Talking Robotics

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Organizers: Patrícia Alves-Oliveira,
Silvia Tulli, Miguel Vasco
contact us: talkingrobotics at gmail dot com — support us: buymeacoffe

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Speaker

Marynel Vázquez is an Assistant Professor in Yale’s Computer Science Department, where she leads the Interactive Machines Group. Her research focuses on Human-Robot Interaction (HRI), specially in multi-party settings. Marynel and her students investigate social group phenomena in HRI and develop perception and decision making algorithms to enable autonomous robot behavior. Marynel received her bachelor’s degree in Computer Engineering from Universidad Simón Bolívar in 2008, and obtained her M.S. and Ph.D. in Robotics from Carnegie Mellon University in 2013 and 2017, respectively. Before joining Yale, Marynel was a collaborator of Disney Research and a Post-Doctoral Scholar at the Stanford Vision & Learning Lab.

Speaker Links: Website - Google Scholar - Github - Lab Website - Twitter


Abstract

Over the past decade, machine learning has led to tremendous progress in many research areas, like computer vision, natural language processing and robot manipulation. Oftentimes, these advances have been attributed to two factors: (1) the availability of increased amounts of data, and (2) advancements in deep learning. However, the same level of impact has not yet been observed in Human-Robot Interaction (HRI). One important reason is that data collection in HRI, which is often achieved via user experiments, can be expensive and very time consuming. Also, properties of many HRI settings, especially those involving multi-party interactions, pose additional challenges for applied machine learning. For example, one may need to reason not only about individual users in HRI, who may leave and join interactions, but also about group factors that may drive human behavior.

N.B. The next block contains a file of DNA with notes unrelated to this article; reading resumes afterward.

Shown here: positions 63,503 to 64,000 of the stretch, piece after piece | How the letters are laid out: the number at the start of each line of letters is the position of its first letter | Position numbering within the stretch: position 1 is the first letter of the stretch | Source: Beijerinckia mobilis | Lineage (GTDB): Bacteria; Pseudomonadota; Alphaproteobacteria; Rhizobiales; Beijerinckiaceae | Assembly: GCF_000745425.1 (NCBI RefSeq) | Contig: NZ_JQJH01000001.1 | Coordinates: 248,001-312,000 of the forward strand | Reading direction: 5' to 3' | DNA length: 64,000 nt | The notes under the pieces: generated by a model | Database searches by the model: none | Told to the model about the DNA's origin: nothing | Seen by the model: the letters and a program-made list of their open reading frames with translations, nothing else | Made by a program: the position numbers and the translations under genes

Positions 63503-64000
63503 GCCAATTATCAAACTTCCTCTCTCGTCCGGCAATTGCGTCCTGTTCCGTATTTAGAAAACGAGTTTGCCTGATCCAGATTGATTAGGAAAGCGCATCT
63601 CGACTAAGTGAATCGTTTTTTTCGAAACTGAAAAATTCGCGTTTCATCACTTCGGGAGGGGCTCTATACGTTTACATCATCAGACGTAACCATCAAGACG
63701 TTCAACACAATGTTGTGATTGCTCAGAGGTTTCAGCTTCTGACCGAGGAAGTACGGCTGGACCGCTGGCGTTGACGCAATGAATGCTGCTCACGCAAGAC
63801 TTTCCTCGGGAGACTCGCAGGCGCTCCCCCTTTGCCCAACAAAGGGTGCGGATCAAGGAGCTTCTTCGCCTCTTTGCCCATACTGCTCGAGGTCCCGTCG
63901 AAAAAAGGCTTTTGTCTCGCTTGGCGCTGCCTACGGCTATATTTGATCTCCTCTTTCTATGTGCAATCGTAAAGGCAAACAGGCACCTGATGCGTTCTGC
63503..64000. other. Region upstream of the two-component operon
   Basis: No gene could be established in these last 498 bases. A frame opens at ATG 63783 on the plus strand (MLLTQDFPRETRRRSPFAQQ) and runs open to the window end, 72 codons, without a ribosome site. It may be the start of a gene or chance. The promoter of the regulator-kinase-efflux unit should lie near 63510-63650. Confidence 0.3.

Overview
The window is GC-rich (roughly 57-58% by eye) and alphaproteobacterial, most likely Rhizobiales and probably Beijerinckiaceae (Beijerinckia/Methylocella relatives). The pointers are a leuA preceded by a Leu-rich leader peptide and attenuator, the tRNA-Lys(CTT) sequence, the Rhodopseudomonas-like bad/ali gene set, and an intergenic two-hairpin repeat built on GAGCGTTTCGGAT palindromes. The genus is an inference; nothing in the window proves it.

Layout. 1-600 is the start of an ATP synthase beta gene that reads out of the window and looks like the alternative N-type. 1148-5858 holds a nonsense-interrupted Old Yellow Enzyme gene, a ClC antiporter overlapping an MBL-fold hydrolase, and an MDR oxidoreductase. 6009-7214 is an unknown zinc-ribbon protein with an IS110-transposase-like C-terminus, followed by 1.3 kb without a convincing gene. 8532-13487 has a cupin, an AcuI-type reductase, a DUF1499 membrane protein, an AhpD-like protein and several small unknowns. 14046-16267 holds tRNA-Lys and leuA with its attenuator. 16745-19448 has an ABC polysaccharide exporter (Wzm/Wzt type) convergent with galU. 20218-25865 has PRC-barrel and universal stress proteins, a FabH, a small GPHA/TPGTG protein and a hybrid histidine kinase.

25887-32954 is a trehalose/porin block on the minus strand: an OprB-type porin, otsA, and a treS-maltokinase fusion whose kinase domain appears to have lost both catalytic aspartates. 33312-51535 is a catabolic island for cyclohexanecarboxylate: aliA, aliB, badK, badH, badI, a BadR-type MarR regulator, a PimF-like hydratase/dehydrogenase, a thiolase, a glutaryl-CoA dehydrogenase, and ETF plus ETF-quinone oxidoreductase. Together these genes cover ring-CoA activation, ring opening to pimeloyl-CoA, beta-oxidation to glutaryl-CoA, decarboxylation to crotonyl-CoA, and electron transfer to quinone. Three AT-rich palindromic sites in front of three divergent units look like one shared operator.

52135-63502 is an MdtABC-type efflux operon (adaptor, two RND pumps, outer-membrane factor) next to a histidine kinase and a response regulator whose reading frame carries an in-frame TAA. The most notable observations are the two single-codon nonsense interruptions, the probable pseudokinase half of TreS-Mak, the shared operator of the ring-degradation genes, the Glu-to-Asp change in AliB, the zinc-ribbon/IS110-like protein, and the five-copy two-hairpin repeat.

In this talk, I will discuss how recent advancements in deep learning could aid in tackling important challenges in multi-party HRI. In particular, I will advocate for Graph Neural Networks as an important class of models that can open up opportunities for reasoning about individual, inter-personal and group-level factors in human-robot interactions. During the talk, I will also discuss approaches to overcome the data scarcity problem. I will present an idea on how the HRI community could more easily collect data for early system development and testing via interactive online surveys. We have begun to explore this idea in the context of social robot navigation but, thanks to advances in game development engines, it could be easily applied to other application domains.


Papers covered during the talk